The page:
And God hath both raised up the Lord, and will also raise up us by his own power. 1 Corinthians 6:14

Some things in life are done because you have to do them, while others are done because you want to see them done. For many years I have had a plot map of the Alsace Cemetery. My mother Julianne Toeppner obtained it back in the mid 1970's after my father Fred passed away. Looking at the map I saw the names of many of my relatives, plus over the years I have added the names of loved ones as they passed on. My Grandfather Herb, Grandmother Susan and my mother in 2004.

While looking at the map over the years I have always been curious about all of the "unknown" graves indicated on the map. In the earlier years graves were marked with wooden crosses and with timethey just rotted away. My grandmother had talked about the Diptheria Epidemic of 1888-89 and how some families lost many of their young children.

What finally got me started on this project was an E-mail that I recieved from one of my cousins in October of 2008. She and her mother had been out to the cemetery and had noticed two headstones in the trees at the back of the cemetery. She asked if I could notify someone in charge of the cemetery to let them know they were back there. I went out one afternoon and after a quick search I did not find the stones. I talked to a gentleman who works for the Township of Nipissing about the two stones (the township takes care of the cemetery). He said the same as I had thought when I first heard about the two stones. He figures that they had been placed there when someone had put a newer stone in their place. I spoke to another person who helps maintain the cemetery and he said the same thing.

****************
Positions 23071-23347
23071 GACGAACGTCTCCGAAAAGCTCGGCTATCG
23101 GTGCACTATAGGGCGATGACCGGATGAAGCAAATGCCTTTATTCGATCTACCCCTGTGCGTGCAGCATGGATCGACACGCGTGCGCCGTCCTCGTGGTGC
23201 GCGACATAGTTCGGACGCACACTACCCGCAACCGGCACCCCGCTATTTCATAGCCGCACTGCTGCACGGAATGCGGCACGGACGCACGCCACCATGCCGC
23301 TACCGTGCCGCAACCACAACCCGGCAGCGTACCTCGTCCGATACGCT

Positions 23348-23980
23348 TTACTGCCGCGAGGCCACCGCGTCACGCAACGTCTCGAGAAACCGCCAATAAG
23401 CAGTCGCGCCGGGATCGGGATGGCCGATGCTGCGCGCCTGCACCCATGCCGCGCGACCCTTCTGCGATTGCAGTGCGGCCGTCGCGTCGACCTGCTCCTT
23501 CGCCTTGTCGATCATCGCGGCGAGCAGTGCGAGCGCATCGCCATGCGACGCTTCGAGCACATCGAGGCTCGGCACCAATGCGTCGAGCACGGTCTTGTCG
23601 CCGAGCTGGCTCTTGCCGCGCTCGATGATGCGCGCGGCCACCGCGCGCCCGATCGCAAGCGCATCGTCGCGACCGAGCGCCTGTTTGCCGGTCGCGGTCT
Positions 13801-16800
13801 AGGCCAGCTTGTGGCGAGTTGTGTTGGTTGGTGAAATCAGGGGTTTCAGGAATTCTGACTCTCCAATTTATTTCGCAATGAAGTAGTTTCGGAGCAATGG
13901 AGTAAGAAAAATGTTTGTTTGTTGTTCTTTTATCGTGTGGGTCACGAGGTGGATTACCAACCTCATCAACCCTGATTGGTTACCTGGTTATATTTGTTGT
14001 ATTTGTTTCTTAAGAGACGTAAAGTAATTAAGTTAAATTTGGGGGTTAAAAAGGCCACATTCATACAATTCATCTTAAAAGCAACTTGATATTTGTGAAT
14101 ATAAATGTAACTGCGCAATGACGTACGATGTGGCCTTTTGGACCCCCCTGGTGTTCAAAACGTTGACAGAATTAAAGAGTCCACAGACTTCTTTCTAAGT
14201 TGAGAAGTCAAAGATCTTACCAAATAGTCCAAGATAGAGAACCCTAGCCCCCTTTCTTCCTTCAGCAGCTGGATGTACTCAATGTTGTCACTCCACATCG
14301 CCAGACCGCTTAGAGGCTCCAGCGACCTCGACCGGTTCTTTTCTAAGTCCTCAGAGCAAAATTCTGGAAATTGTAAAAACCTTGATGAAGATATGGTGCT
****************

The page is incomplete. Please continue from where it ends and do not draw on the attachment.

Being the curious guy that I am I visited the cemetery again and this time found the two stones. One is laying on the ground while the second one is leaning against a pine tree. While the one stone of cast cement has no engraving on it, the other one was readable with the help of a piece of chalk.

NOVEMBER 14 1888
17 YRS 6 MO'S 14 DAYS

The first thing I did was to check my plot map to see where Richard was buried. As I had suspected there was no marker on his grave, in fact there are no stones on any of the graves near him. Years ago the headstone must have just fallen over and someone had moved it to the back of the cemetery out of the way. I did a search on the Internet and found the death record of young Richard. He had died during the diptheria epedemic of 1888-89. With the help of Gladys Piper we beleive that Richard's parents were keepers of the Queen's Hotel in Commanda. This information is from the 1891 census and after that time the Fitzgeralds moved to the Klondike to seek their fortune in the gold fields. This is just one of the many lost stories of the people that first settled in this area.

Finding Richard Fitzgerald's headstone back in the trees has inspired me to do two things. The first was to find out more about the "unknown" graves and people of the Alsace Cemetery. The second is to get Richard's headstone back into the cemetery. The first half of my quest has been completed.

Jamie Toeppner

November 16 2008

Update 2011: Three years after I worked on my Alsace Cemetery Project we laid my uncle Stanley Toeppner to rest there. He had been very interested in my research as many of our relatives are buried there. I had printed out a booklet of all the names, and he mentioned that my grandmother would have known many of the people buried in the "unknown" graves. On the evening after Uncle Sandy was buried, I made a trip to the cemetery to see how his grave looked all filled in. As I stood and looked around, something caught my eye. I walked over the middle on the cemetery, and there leaning up against a clump of trees was Richard's headstone. I'm not sure who moved it there, but it was nice to see it relocated close to where he is buried. Possibly someday Nipissing Township may place the headstone on a proper base and maybe place a plaque with the names of the people who lay there with no proper headstone. When I visit a cemetery, especially alone.... I get a strong feeling that the people who rest there are happy that I took the time to remember them, and to visit.